After the Gunma sake tasting, Tamlyn Currin came away with the conviction that all of us serious wine lovers should be trying to learn more about sake, not to mention drinking more of it. If you haven’t begun to explore sake, here’s a primer to get you started.
Pronunciation and spelling
In English, it’s spelled sake, not saké, and it’s pronounced sah-kay.
Rice, water, kōji (moulded rice, more of which later), yeast.
Most styles of sake include an addition of distilled, neutral alcohol.
Some sakes may be sweetened.
Most sake is vegan, but because there is the possibility that a sake producer could clarify a sake using animal-derived gelatin, some companies pursue vegan certification through VegeProject Japan.
How to drink sake
Sake can be enjoyed at a range of temperatures, from ice cold to hot (50 °C) – it depends on the style and quality of sake and the occasion. Warmth accentuates sweetness and umami. It is common to drink more delicate sakes at room temperature or cool.
Traditionally, sake is drunk out of choko or ochoko (a small rounded cup), sakazuki (a flat saucer-like cup) or a masu (a square wooden cup – very awkward!). These range from simple and rustic to exquisitely crafted and decorated, and can be made from ceramic, glass or wood. The kikichoko is the official sake tasting cup, white with a swirl of circular blue stripes at the bottom to help the taster assess the colour and clarity of the sake. It comes in six sizes, from 30 ml to 160 ml. Good-quality wine glasses are useful if you’re tasting sake to learn about the aromas, flavours and textures. At a Japanese pub or restaurant, you are often invited to choose your own choko from an assortment, but many fine-dining restaurants all over the world serve sake in wine glasses.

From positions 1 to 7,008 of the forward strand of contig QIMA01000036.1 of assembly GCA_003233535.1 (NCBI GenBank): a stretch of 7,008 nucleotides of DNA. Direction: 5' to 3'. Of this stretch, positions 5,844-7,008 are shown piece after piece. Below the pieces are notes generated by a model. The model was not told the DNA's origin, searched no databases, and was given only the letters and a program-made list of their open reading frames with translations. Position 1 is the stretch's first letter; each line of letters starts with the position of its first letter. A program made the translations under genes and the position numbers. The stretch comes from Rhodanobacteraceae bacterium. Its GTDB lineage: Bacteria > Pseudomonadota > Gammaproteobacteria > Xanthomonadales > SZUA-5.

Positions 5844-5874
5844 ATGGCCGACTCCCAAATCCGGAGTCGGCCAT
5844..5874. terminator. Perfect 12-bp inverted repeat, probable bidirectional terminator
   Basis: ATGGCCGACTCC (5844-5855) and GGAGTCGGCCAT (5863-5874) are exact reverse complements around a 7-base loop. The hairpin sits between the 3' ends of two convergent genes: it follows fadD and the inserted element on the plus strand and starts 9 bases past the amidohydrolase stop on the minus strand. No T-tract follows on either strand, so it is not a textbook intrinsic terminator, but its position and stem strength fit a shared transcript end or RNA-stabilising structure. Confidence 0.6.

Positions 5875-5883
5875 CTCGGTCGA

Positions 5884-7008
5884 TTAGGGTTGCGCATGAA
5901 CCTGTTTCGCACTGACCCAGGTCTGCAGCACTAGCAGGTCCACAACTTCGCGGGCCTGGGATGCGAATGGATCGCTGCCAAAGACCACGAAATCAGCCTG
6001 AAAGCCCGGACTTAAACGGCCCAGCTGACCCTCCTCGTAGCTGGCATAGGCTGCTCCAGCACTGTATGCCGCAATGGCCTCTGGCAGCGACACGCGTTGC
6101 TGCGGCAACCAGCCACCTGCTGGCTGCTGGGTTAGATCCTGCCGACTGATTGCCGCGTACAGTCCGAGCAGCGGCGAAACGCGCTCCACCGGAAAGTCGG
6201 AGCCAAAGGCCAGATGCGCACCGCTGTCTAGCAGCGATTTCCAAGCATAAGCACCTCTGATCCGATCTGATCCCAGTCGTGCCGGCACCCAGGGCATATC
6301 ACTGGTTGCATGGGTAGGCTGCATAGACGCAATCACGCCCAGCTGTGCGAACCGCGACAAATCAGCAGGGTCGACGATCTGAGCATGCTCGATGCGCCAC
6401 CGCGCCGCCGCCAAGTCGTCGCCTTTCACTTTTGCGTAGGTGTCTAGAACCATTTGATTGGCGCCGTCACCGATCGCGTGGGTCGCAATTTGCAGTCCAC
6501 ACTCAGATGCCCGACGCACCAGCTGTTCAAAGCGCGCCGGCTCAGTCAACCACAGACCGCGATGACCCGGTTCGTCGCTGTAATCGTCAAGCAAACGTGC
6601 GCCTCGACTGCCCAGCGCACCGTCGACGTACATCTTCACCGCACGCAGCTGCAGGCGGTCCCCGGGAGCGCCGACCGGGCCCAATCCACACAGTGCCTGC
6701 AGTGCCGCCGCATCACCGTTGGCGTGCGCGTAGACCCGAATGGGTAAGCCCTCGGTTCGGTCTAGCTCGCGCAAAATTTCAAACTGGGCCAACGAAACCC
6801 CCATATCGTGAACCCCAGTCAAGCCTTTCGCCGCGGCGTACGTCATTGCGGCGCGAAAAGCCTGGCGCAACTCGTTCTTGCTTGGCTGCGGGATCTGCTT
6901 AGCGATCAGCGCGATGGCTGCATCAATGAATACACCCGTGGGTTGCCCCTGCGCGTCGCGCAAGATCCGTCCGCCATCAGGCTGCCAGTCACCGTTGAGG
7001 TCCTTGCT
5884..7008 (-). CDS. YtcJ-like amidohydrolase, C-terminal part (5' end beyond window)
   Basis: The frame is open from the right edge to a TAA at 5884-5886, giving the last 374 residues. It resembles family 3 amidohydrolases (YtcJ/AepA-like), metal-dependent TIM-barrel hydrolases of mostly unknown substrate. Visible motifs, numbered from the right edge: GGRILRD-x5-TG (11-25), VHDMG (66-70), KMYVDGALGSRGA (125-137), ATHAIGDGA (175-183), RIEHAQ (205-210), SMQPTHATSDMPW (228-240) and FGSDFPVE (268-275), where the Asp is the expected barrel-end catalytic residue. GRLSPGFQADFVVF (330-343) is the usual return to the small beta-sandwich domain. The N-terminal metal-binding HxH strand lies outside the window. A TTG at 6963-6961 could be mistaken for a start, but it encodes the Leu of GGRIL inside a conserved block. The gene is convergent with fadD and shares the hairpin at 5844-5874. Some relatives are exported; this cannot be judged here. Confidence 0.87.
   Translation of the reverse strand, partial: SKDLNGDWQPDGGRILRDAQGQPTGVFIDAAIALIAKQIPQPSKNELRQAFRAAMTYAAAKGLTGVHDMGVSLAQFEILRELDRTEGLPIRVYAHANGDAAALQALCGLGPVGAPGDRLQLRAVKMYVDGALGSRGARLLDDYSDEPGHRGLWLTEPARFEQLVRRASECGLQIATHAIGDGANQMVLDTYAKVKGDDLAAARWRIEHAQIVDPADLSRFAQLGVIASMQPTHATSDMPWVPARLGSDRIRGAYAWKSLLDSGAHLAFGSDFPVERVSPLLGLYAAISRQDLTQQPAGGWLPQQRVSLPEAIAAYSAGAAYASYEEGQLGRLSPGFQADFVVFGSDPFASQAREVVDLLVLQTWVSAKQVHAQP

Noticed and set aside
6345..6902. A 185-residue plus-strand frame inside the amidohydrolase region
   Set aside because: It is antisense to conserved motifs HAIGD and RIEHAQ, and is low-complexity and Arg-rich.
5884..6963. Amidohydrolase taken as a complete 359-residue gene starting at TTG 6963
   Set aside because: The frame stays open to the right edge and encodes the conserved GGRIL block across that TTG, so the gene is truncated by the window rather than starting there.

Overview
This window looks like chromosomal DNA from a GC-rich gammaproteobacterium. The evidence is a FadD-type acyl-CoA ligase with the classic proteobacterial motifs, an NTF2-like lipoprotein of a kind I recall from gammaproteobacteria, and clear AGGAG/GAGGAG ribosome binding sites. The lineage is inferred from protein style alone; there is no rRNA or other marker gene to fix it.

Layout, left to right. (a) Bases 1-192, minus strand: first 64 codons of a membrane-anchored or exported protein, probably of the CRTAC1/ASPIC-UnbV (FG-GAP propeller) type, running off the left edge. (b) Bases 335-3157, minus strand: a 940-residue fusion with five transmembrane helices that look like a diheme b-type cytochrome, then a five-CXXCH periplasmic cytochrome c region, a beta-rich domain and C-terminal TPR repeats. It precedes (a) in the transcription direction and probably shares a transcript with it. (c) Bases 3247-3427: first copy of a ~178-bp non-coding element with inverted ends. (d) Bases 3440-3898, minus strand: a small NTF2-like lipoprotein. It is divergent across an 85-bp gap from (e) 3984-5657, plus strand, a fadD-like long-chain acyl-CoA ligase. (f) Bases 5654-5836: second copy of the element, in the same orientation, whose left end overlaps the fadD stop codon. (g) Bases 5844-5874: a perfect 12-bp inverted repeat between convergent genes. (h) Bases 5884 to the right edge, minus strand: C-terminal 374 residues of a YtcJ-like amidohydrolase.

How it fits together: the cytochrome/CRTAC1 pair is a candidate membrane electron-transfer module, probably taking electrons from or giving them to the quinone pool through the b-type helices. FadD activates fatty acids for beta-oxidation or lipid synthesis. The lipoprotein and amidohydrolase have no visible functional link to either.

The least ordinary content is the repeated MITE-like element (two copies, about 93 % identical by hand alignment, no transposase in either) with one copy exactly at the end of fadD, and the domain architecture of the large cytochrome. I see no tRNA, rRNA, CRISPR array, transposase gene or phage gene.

Some sake-drinking etiquette
- Pour for your companion (not for yourself)
- Pour and accept with both hands
- Remember to drink yawaragi mizu (softening water)
- Toast each other with Kanpai! (Cheers!)
Parsing the sake label
What follows is a very basic overview of sake classifications and styles. For terms beyond those covered below, Urban Sake provides a very useful, extensive sake glossary.
Of course, many sake labels are not transliterated, in which case you may find Andrew Russell’s detailed guide to be very helpful.
There are two quality levels:
Futsu-shu – basic sake; the rice does not have to be polished. 68% of sake is futsu.
Tokutei meishō-shu – premium, ‘special designation’ sake.
Premium sake is divided into four grades called ginjō-shu, each based on the polishing ratio of the rice grain.
Junmai – no polishing percentage stipulated
Honjōzō – maximum 70% polishing
Ginjō – maximum 60% polishing
Daiginjō – maximum 50% polishing
NB 60% polishing ratio means that 40% of the rice grain has been polished away, leaving 60% of the original grain.
‘In theory if not in practice, the more the rice is polished, the higher the grade of sake.’ (Anthony Rose, Sake and the Wines of Japan)